"Ultimately, Leach’s mistreatment of a student-athlete with a brain concussion, coupled with his subsequent insubordinate behavior, left the university with no choice but to fire him. Coach Leach was justifiably terminated for cause in conformity with his contract."
Grigg said Tech should not pay Leach.
"Even after Coach Leach sued Texas Tech, we actively participated in trying to settle the case, but the Leach team was totally unreasonable," Grigg said. "The courts determined Texas Tech does not owe Leach any money. Although I do not speak for the University, in my opinion, given the courts’ rulings, it would be improper for Texas Tech to pay Coach Leach. This matter is over."
Griggs' statement is totally false. He is lying on behalf of Kent Hance. What do you expect, he is Hance's attorney.— Mike Leach (@Coach_Leach) June 30, 2017
The worst thing about this is my case has never been heard. The TTU administrators responsible for this hid behind sovereign immunity.— Mike Leach (@Coach_Leach) June 30, 2017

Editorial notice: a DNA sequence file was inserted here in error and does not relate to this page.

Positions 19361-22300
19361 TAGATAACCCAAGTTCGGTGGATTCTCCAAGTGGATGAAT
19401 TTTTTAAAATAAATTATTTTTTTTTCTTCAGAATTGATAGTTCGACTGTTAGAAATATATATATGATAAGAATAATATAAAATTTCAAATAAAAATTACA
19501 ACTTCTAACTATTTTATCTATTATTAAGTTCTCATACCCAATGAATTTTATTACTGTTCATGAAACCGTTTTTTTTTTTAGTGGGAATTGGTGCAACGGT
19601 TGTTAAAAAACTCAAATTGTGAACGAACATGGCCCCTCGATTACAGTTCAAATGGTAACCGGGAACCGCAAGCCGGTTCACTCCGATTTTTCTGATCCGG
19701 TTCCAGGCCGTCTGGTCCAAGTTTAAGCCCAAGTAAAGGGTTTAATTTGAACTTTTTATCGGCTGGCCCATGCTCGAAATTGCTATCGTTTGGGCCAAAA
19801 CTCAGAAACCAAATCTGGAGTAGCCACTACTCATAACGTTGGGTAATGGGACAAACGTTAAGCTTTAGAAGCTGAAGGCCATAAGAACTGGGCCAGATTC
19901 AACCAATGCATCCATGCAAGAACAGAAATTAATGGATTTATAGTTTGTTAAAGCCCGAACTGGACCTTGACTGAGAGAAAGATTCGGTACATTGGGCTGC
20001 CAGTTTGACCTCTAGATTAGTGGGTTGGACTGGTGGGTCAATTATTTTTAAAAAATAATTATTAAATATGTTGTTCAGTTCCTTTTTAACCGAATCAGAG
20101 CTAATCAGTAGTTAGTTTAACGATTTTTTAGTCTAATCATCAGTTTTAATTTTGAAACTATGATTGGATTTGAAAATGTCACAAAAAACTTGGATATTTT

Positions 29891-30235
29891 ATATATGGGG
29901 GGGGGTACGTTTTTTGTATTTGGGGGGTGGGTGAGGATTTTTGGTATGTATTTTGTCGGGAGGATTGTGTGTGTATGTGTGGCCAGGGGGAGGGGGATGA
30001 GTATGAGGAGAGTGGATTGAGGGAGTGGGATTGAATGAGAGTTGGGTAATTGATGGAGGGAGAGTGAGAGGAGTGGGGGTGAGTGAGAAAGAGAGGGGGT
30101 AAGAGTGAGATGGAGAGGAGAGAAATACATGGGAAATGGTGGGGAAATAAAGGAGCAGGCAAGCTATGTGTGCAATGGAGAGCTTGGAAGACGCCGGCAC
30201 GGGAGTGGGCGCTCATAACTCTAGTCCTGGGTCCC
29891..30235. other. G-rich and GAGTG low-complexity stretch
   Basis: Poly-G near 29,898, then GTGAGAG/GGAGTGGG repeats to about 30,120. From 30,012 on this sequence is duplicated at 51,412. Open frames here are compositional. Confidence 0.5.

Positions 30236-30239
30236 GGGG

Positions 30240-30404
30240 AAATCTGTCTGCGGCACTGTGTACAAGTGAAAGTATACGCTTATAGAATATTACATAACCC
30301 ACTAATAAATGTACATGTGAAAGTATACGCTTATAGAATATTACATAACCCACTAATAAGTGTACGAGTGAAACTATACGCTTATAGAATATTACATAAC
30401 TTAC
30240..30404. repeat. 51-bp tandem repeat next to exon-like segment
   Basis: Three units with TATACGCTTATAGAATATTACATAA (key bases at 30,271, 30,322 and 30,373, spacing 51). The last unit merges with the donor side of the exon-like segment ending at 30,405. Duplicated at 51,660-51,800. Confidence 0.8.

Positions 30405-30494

Hance retired as Tech chancellor in 2014. Leach still has particular ire for him and the sovereign immunity protection that Tech used to shield itself from his lawsuit — a concept he says undermines the credibility of contracts with public entities in Texas. “You’d be hard-pressed to name any first-world country that does business that way,” Leach said of the Texas law.
And he’s not ready to bury the issue. To him, it’s about principle and pride, not just money. In 2014, an anonymous party of “alumni and fans of Texas Tech” took out a full-page advertisement in the Lubbock Avalanche-Journal, asking Tech to “do the right thing,” pay Leach and not hide behind sovereign immunity. It didn’t work. After this story was published, Leach further criticized Tech on Twitter.
“There hasn’t been justice on this,” Leach said. “I think that there needs to be. How is this justified? I mean, it’s not justified any way you slice it. If they think it’s justified, let’s go to court. You prove your case in court. They don’t want to go near a court room because they know what will happen, because they flat-out cheated me. And they lied, and they stole. And they know that’s what they did, and they wouldn’t be so resistant to go to trial if they were confident in their case. And they haven’t refuted any of the facts because they can’t.”
If you sign a contract with a Texas state institution, it is worthless unless you are dealing with honorable people. Sadly, I was not.— Mike Leach (@Coach_Leach) June 30, 2017